We consider the methodologies and estimates of Zucman (2013) and Alstadsaeter, Johannesen, & Zucman (2018) as the most reliable estimates of offshore wealth available, in terms of the country breakdown in particular. Still, these research papers naturally have their limitations. Both of these inevitably focus exclusively on financial wealth and their estimates are thus underestimates because they ignore non-financial wealth such as real estate, gold, works of art etc. Also, Alstadsaeter, Johannesen, & Zucman (2018) present main results for 2007 and argue that the more recent period is contaminated by the use of shell companies. So there is obviously a scope for detailing the development in recent years, which might be important, as they acknowledge, for example in the case of China.


Using the discrepancy in international investment positions similarly to Zucman (2013), Alstadsaeter, Johannesen, & Zucman (2018) observe the scale of offshore wealth over time since 2001. They find that it remained equal to about 10% of world GDP (5.6 trillion USD in their benchmark year 2007). This is slightly lower and similar in trends to interview-based estimates by Boston Consulting Group (2017). Other companies and researchers also usually arrive at higher estimates, including Henry (2012) above, and they thus consider their estimates conservative. According to the detailed Swiss data, a large share of this estimated offshore wealth is held in Switzerland, but it is declining in recent years (30% in the recent years, compared to 40-50% in the 2000s). In contrast, Asian tax havens are on the rise; Hong Kong in particular experienced a steep increase in recent years and is now the second most important tax haven after Switzerland according to their estimates.

From the Swiss data Alstadsaeter, Johannesen, & Zucman (2018) estimate that some countries own more wealth in Switzerland relative to their GDP (Saudi Arabia, United Arab Emirates, Spain, France, Argentina, Egypt), while other countries less (Denmark, Norway, Sweden, Japan, India, China). Overall, they do not observe clear patterns. From the other tax havens’ BIS data, they find that in 2007 Singapore, Luxembourg, Jersey and the Cayman Islands were most important. Asian countries seem less represented in Switzerland and more in other countries (Singapore in particular, and we argue, likely, in later years in Honk Kong after its increase in importance). Russia seems to have a lot of wealth in Switzerland and elsewhere, especially in Cyprus. While many European countries favour both Switzerland and other tax havens (including Luxembourg and Jersey) almost equally, Middle-Eastern countries favour Switzerland.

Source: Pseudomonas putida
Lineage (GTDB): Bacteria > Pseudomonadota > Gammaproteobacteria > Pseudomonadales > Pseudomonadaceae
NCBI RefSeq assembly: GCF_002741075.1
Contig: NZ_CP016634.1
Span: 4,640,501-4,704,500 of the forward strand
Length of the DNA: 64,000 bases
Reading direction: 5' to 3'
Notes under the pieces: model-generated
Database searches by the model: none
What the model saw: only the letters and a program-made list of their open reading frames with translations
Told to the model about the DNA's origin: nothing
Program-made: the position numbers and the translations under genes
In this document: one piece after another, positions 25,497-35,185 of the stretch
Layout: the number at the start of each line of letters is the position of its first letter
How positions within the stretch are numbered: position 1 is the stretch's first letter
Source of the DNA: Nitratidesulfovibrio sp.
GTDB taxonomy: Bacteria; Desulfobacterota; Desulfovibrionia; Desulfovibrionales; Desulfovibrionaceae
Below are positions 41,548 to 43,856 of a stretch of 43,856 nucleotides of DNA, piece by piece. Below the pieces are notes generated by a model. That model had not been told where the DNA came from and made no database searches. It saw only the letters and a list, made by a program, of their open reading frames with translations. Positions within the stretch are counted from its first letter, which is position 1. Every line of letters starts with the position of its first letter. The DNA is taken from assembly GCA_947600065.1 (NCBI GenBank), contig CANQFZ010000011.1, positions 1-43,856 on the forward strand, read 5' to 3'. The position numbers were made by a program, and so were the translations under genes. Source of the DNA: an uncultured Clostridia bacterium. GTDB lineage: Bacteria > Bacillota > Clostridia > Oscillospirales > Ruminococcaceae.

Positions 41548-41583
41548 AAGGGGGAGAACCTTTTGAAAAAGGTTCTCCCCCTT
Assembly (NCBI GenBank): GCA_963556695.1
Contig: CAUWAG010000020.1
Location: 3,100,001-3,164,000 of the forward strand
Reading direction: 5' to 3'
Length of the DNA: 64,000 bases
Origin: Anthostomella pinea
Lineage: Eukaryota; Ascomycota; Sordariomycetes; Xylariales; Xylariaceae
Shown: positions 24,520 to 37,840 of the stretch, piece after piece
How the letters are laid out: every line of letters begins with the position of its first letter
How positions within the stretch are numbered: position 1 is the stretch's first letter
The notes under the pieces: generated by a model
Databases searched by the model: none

From the sum of these two estimates, they learn that while an equivalent of 10% of world GDP is held in tax havens globally, there are important differences across countries: a few per cent in Scandinavian countries, around 15% in Europe and up to 60% in Russia, Gulf countries and some countries in Latin America. They do not find a relationship between the scale and tax, financial or institutional characteristics, but do find that geography (such as proximity to Switzerland and reliance on natural resources) and history (such as instability since the Second World War), which is consistent with recent findings of Andersen, Johannesen, Lassen, & Paltseva (2017) that flows to tax havens are related with oil prices and political shocks. As a robustness check, Alstadsaeter, Johannesen, & Zucman (2018) show that their estimated offshore wealth is mostly very well correlated with how many shell companies a country created as indicated by the so called Panama Papers (the main exception being China, for which they do not estimate much offshore wealth, but for which many shell companies were created). In the remainder of the paper that we do not discuss here, Alstadsaeter, Johannesen, & Zucman (2018) show that taking into account the estimated offshore wealth increases the top 0.01% wealth share substantially in Europe and in Russia.


Despite recent progress in research on the scale of offshore wealth, there is still a long way to go to have reliable estimates of offshore wealth. The main limitation seems to be the available data, despite improvements in recent years, including the publication of the BIS bilateral data. Still, Switzerland is the only tax haven that publishes comprehensive statistics on the amount of foreign wealth managed by its banks. We thus join Alstadsaeter, Johannesen, & Zucman (2018) in calling for improving statistics.

Recent research has shown that a focus by tax authorities on wealth held by individuals offshore might bring the wealth onshore. For example, Johannesen, Langetieg, Reck, Risch, & Slemrod (2018) find that the US Internal Revenue Service’s enforcement efforts initiated in 2008 caused approximately 60 thousand people to disclose offshore accounts with a combined value of around $120 billion.

It is possible to estimate the income streams (perhaps comparable to the notion of illicit financial flows) that may accrue on offshore assets and Johannesen & Pirttilä (2016) provide a comparison of these: both Henry (2012) and Zucman (2013) estimate an offshore income stream of around $190 billion annually (Henry assumes a much more cautious rate of his return, on his much higher estimated stock). When country-level estimates are available, this may provide an alternative source of hidden income data to include in national distribution analysis. However, the additional extrapolations (from outflows to stocks, and then to potential income streams) inevitably add a higher degree of uncertainty.

Going ahead, it should be interesting to have a detailed comparison of various offshore wealth estimates - comparison of three methods and results: Zucman 2013, net errors and omissions from BoP by, for example, the GFI or Henry (2012) and at least of the other approaches applied by Henry (2012).

results matching ""

    No results matching ""